Reports have surfaced that Chinese officials censored the letter N from Chinese internet for at least a day. The ban stemmed from people using one single letter -- the letter N -- to criticize the possibility of leader Xi Jinping ruling indefinitely.
Earlier this week, the Chinese Communist Party proposed to let current President Xi Jinping remain leader and effectively abolish the two-term limit for presidents and vice presidents. The proposal did not go over well with the public, even amongst those who supported the president and his policies.
But why target a singular letter? The government has neither confirmed nor denied doing the action or banning the letter. However, there are a number of screenshots from Weibo and WeChat users that have surfaced on Twitter that show censorship.
— Sandra F Severdia (@underbreath) February 25, 2018
There are several theories floating around as to why the letter N became censored for a short period of time. As with other languages, Chinese letters often represent numerical values as well as phonetic sounds. (It's similar to how algebra uses X to represent an unknown.)
The theory about the ban
University of Pennsylvania professor Victor Mair is an expert on Chinese culture and linguistics. His theory about the ban is that N often represents "n terms of office" where the value of "n > 2."
"Naturally, many people are deeply dismayed by this unwelcome turn of events," wrote Mair in a recent blog post. "Indeed, for as long as I've been studying China and observing Chinese affairs, I've never witnessed so much opposition to the CCP as what I've been seeing and hearing during the last couple of days — except for the months leading up to the Tiananmen Massacre of June 4, 1989."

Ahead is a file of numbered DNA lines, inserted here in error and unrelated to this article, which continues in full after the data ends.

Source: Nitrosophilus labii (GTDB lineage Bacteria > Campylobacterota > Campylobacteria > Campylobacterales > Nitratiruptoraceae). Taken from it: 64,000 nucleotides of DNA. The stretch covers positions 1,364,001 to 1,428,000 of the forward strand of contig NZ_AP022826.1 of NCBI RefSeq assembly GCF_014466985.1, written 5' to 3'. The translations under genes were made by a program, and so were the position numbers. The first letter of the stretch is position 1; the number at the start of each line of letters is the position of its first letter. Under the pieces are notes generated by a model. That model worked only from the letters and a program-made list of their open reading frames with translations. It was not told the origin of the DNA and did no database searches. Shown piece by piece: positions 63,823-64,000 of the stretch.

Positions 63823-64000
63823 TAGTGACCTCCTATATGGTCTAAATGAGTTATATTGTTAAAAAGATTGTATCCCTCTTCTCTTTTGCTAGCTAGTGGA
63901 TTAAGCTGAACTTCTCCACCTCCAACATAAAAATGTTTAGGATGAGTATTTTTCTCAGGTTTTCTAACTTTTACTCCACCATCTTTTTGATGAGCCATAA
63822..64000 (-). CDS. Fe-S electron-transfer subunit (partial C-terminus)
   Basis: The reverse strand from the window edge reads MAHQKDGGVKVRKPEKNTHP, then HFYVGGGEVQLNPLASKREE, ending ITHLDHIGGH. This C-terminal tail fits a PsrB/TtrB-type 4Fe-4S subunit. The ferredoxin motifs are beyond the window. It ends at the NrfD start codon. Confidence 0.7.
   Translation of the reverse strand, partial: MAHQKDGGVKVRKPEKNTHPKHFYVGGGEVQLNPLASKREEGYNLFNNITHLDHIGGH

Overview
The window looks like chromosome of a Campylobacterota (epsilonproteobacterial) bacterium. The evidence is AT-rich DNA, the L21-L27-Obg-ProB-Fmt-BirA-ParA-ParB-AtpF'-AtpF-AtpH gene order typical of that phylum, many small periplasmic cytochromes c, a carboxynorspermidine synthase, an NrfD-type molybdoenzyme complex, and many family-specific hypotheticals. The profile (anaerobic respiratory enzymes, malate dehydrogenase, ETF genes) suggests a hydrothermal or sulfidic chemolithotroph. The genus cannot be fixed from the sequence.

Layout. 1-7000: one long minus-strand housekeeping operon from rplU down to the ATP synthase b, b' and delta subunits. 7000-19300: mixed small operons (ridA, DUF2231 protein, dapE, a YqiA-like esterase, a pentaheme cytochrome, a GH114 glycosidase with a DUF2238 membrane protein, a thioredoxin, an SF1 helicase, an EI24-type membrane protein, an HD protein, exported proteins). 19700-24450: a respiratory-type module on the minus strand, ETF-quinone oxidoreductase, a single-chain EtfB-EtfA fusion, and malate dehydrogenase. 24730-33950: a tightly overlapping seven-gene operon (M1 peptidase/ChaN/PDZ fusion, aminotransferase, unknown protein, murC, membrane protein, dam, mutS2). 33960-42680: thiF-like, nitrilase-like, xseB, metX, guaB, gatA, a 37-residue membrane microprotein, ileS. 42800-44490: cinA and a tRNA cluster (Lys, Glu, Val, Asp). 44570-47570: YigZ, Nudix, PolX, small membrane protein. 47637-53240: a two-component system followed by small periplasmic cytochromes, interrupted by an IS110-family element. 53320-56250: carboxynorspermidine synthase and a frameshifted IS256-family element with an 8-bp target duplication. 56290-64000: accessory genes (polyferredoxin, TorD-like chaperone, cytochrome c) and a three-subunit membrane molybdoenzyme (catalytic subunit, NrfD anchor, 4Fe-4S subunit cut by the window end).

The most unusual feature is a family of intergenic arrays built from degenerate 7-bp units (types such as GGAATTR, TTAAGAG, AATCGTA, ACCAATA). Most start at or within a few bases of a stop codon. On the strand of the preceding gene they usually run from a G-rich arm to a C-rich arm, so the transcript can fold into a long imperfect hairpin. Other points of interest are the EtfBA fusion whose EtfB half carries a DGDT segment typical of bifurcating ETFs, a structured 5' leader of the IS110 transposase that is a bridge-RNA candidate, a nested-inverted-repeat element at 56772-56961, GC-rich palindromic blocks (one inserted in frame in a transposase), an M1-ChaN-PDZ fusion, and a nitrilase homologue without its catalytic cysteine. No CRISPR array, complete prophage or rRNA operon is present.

In addition to the letter N, Chinese characters that mean "emigrate" or "disagree" were also banned. Mair also pointed out that "board a plane" was blocked because the phrase sounds exactly like the Chinese equivalent to "ascend the throne."
The censorship went so far as to ban popular Winnie the Pooh memes, which had often been used to compare Xi Jinping to the affable A.A. Milne character. Rather than use the comparison as a positive, however, Chinese meme creators use the teddy bear to make note regarding Xi's appearance.
Could've expected this, but still pretty creative. First images of "king Winnie" surfacing on Weibo in response to Xi's potential indefinite rule: https://t.co/u9kL5OYGwq#XiJinping#kingwinniepic.twitter.com/Bb6Dmy46xH— Manya Koetse (@manyapan) February 25, 2018
However, the state-run newspaper the Global Times quickly lashed out at those who noticed that dissenting voices were being blocked.
"The biggest reason for all this is that the rise of China has reached a critical point where some Westerners cannot psychologically bear it any longer. They wish to see misfortune befall the country," the Global Times said.
The newspaper continued, confirming that "Sino-US" relationships and relationships with other Western nations would remain largely unchanged. It did, however, very frequently mention the need for solidarity on all fronts in order for China to succeed.
"The solidarity of Chinese society will face tests. Pressure from the outside world may activate negative factors at home, which in turn, increase the costs of China maintaining stability," the government newspaper said.